Intangible Heritage & Youth Cultures

How can an understanding of youth cultures broaden our concept of intangible cultural heritage?

In this line of research, research has been conducted into intangible heritage & youth cultures. How can insight into youth cultures broaden intangible heritage?

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What challenges have been addressed in this line of research?

The Intangible Heritage & Youth Cultures research line aimed to gain more insight into the cultural expressions of young people and to learn from the safeguarding techniques of young people in their cultural expressions. The central questions were how young people experience their cultural expressions and which processes of safeguarding take place there. How do young people feel about the cultural expression they practice and how do they differ or correspond? What can we learn in the intangible heritage field from the way young people deal with their cultural practices?


What activities and research has the Dutch Center for Intangible Cultural Heritage carried out?

Three different cultural expressions were looked into: Scouting, gaming and the Fruit Parade in Tiel. Semi-structured interviews were conducted with 25 young people between the ages of 16 and 29. In addition, data was also collected during the CampZone game event in July 2019. Here, a survey was conducted among 20 young people.

The three different cases were compared on the basis of relevant aspects of safeguarding intangible heritage. By examining relationships between these different forms of intangible heritage and safeguarding aspects, we can learn more about how young people deal with cultural expressions and how other intangible heritage communities may learn new safeguarding methods from young people.

Finally, an expert meeting was organized in 2019 where young people, practitioners of intangible heritage and experts in the field of youth participation took part. Here, we thought together about ways in which young people transfer knowledge, deal with the visibility of their cultural expressions and how forming a group or community is a core element in the survival of a cultural expression.

What did this yield in terms of new insights?
  • Own responsibility means involvement

The cases showed that when young people were given a responsibility to organize something, for example, they showed a high degree of commitment. This translated into involvement in other areas and a sense of responsibility for the whole group. However, there are also examples where young people were allowed to contribute ideas to a project in a think tank, but after which little was done with the ideas they put forward. This backfired in the motivation to be active. Participative and equal collaboration with young people is therefore important in passing on intangible heritage. This gives room for new energy and creativity.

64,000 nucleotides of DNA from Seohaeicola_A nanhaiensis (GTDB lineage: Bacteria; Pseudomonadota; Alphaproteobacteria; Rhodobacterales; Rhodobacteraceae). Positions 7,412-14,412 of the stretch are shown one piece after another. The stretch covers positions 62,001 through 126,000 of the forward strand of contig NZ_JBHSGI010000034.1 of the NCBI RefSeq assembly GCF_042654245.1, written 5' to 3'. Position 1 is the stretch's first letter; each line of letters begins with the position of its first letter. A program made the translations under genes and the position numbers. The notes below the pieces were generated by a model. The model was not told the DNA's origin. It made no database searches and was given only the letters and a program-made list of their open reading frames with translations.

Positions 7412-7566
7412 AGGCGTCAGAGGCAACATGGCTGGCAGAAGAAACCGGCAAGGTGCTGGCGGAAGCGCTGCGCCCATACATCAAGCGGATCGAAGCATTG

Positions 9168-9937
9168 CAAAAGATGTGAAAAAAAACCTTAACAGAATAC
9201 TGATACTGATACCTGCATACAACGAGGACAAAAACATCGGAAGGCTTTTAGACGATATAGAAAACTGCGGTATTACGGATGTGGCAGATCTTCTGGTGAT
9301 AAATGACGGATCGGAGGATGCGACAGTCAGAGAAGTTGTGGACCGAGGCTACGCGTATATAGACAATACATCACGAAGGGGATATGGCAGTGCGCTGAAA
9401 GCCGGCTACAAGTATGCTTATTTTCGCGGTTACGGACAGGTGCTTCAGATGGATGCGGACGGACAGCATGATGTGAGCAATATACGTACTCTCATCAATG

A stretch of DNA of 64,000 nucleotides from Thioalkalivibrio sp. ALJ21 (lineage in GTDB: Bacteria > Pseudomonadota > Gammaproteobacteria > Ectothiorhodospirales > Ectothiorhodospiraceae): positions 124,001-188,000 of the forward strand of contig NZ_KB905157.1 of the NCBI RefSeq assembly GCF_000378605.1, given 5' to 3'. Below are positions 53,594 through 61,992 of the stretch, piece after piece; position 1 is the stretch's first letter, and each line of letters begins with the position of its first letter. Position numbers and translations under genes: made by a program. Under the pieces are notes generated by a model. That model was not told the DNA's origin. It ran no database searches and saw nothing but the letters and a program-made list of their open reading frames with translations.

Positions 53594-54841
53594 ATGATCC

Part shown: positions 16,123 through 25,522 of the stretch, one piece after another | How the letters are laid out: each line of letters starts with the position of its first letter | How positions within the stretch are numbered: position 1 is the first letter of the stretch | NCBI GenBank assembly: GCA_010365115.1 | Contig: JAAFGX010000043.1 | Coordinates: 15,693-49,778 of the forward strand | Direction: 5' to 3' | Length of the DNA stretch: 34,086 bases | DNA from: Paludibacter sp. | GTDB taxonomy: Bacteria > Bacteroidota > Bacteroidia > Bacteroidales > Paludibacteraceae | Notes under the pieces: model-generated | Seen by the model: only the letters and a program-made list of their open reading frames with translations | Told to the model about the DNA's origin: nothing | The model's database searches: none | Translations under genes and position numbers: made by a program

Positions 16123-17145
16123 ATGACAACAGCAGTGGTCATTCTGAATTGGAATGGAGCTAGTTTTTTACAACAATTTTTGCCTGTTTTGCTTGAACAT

• Facilitate fun

For young people, the social aspect of a cultural expression is the most important reason to participate in an activity. Intangible heritage communities that want to involve young people could therefore pay extra attention to planning and facilitating social moments.

  • Structure knowledge transfer among young people

There are various structures in which young people pass on knowledge and skills. From an organized system, such as the Scouts, to looser connections such as the Fruit Corso stickers and the gamers. As a heritage community, it is important to provide structures for young people to continue to develop.

  • Don't underestimate what young people want to learn

The interviewed young people indicate that they find learning new things and personal development important factors for being active in a group or community. This ranges from social skills such as organizing to more practical skills such as tying knots and welding.

  • Solve image problems through increased visibility

In all three cases, young people faced negative stereotypes, which led to shame in some young people about their activities. In their view, more visibility of the cultural expression and opportunities to tell their story would help.

  • Do not approach the cultural expressions of young people separately or differently from other forms of intangible heritage

Many of the cultural expressions of young people that we know are not only practiced by young people. In the cases studied, it can also be seen that there is an older guard of young people who take the lead in setting up structures to make a cultural expression future-proof. The roles of administrators and practitioners therefore do not differ from other heritage communities. Safeguarding the cultural expression therefore requires the same approach.

Concrete products
  • Verburg, 'Youth cultures and intangible heritage: learning from experience and safeguarding' , Volkskunde 2 (2020) 135-144. - Dutch
  • Report Intangible Heritage and Youth Cultures (Dutch Center for Intangible Cultural Heritage2020) - Dutch
  • Report expert meeting 'The Power of Young' (November 25, 2019) - Dutch
  • Chapter about collaborating with young people in publication 'Keep your intangible heritage alive! Tips and ideas for successful collaboration: with whom and how? '. This chapter on working with young people is about finding a balance between giving young people confidence and responsibilities and providing the support needed to work together on the future of intangible heritage. - Dutch

Network partners

In this line of research, there is collaboration with the LKCA and Erfgoed Jong! as network partners.

Contact person: Susanne Verburg, s.verburg@immaterieelerfgoednl

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